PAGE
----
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Highway Safety Improvement Program (HSIP)

WSDOT Local Programs administers Washington state's federal safety funds to cities, towns, and counties in the state that use engineering countermeasures/strategies to reduce fatal and serious injury (pdf 128 kb) crashes. Our programs include the City Safety Program and the County Safety Program.
 
Funds come from the Highway Safety Improvement (HSIP) Program. The program requires that states program and spend safety funds according to their strategic highway safety plan. Washington State's plan is called Target ZeroLearn more about HSIP. 

City Safety Program

Open call for 2018 projects: Get more information here.

Funded projects:

  • 2016: 20 projects in 16 cities (pdf 263 kb), totaling $15.5 million. These funds were awarded under a temporary program called the Innovative Safety Program to fund specific engineering countermeasures. Funded projects included spot locations (intersections, mid-block locations, and corridors), and systemic improvements applied citywide.
  • 2014: 30 projects in 17 cities (pdf 280 kb), totaling $23.1 million.
    Funded projects included spot locations (intersections, mid-block locations, and corridors), and systemic improvements applied citywide.

For more information: Contact the Traffic Services Manager.

County Safety Program

Next call for projects: No funding is available at this time. The next call for projects will be in early 2019 and in future odd numbered years.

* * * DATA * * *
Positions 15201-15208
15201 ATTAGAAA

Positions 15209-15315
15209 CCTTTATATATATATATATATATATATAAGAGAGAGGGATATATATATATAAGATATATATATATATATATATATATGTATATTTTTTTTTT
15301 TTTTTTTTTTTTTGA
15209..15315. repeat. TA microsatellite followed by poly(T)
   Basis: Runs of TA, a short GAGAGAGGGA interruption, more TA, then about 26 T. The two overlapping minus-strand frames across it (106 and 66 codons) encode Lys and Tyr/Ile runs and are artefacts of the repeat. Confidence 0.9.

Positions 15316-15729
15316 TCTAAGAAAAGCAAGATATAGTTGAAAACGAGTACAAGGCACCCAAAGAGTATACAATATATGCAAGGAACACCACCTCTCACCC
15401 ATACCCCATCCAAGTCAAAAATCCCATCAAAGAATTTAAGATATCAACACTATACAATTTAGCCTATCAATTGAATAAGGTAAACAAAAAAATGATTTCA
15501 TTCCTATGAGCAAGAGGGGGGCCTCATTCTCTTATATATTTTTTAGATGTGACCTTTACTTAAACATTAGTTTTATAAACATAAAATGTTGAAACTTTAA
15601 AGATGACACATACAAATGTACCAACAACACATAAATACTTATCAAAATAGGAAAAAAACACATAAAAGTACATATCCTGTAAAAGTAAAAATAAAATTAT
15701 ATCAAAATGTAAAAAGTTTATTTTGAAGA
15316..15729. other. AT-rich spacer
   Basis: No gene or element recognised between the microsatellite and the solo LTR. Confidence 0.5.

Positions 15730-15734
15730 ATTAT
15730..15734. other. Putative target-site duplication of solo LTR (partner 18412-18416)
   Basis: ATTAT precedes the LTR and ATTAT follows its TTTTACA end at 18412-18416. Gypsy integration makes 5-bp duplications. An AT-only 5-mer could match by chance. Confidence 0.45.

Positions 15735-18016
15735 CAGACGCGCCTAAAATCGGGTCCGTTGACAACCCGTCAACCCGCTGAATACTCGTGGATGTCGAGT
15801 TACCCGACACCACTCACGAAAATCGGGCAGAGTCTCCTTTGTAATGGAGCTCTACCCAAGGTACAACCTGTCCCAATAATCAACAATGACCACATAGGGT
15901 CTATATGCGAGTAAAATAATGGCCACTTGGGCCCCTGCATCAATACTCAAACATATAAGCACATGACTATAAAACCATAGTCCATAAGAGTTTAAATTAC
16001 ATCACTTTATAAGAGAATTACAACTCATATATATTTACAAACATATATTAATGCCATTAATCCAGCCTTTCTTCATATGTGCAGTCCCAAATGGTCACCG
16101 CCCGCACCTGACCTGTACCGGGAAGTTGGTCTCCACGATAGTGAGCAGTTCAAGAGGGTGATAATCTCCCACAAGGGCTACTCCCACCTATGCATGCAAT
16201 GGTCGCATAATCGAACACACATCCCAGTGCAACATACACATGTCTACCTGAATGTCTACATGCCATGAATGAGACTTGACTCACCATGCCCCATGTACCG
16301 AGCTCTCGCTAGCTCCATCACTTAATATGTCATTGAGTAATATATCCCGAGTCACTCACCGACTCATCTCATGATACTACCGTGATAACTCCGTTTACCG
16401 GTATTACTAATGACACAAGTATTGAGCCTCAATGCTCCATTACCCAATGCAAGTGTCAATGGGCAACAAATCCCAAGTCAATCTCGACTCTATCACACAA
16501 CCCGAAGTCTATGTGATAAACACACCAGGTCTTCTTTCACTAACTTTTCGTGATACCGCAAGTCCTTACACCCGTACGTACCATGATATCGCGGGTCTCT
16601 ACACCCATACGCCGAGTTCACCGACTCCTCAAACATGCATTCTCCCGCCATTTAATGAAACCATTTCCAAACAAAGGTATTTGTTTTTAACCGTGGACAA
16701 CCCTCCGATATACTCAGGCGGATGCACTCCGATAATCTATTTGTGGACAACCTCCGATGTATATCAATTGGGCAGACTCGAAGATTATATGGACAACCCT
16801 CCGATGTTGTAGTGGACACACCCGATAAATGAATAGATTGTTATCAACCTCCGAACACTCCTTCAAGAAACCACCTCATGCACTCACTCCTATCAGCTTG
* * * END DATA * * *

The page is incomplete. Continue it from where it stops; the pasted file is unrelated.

Open to: Counties with a local road safety plan. A local road safety plan is a data-driven, risk-based analysis and prioritization of an agency's roadways. Other organizations such as cities and tribes may work with a county to propose/develop a project.

Funded projects:

  • 201751 projects in 28 counties (pdf 73 kb), totaling $27.9 million. Funded projects were for systemic improvements applied countywide.
  • 2016: 13 projects in nine counties (pdf 263 kb), totaling $9.3 million. These funds were awarded under a temporary program called the Innovative Safety Program to fund specific engineering countermeasures. Funded projects included spot locations (intersections, mid-block locations, and corridors), and systemic improvements applied citywide.
  • 2014: 90 projects in 30 counties (pdf 280 kb) totaling $26.5 million. Funded projects were for systemic improvements applied countywide.

For more information: Contact the Technical Services Manager.